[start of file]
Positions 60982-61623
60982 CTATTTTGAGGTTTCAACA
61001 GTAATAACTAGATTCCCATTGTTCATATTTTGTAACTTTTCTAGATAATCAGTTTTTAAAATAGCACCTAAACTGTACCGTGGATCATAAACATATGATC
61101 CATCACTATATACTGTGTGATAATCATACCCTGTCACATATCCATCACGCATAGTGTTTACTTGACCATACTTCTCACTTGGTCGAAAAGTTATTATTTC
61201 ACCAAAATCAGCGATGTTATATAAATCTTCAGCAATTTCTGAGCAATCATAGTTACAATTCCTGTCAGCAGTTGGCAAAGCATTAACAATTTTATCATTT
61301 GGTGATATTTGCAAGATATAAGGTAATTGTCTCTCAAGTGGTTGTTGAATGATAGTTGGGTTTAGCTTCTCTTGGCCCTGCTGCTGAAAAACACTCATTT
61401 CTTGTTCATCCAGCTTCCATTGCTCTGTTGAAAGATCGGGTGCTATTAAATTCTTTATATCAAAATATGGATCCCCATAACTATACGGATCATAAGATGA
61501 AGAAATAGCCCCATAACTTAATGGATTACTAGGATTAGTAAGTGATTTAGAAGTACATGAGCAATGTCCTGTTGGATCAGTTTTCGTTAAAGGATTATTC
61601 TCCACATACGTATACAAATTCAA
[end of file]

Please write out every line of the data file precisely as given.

Positions 60982-61623
60982 CTATTTTGAGGTTTCAACA
61001 GTAATAACTAGATTCCCATTGTTCATATTTTGTAACTTTTCTAGATAATCAGTTTTTAAAATAGCACCTAAACTGTACCGTGGATCATAAACATATGATC
61101 CATCACTATATACTGTGTGATAATCATACCCTGTCACATATCCATCACGCATAGTGTTTACTTGACCATACTTCTCACTTGGTCGAAAAGTTATTATTTC
61201 ACCAAAATCAGCGATGTTATATAAATCTTCAGCAATTTCTGAGCAATCATAGTTACAATTCCTGTCAGCAGTTGGCAAAGCATTAACAATTTTATCATTT
61301 GGTGATATTTGCAAGATATAAGGTAATTGTCTCTCAAGTGGTTGTTGAATGATAGTTGGGTTTAGCTTCTCTTGGCCCTGCTGCTGAAAAACACTCATTT
61401 CTTGTTCATCCAGCTTCCATTGCTCTGTTGAAAGATCGGGTGCTATTAAATTCTTTATATCAAAATATGGATCCCCATAACTATACGGATCATAAGATGA
61501 AGAAATAGCCCCATAACTTAATGGATTACTAGGATTAGTAAGTGATTTAGAAGTACATGAGCAATGTCCTGTTGGATCAGTTTTCGTTAAAGGATTATTC
61601 TCCACATACGTATACAAATTCAA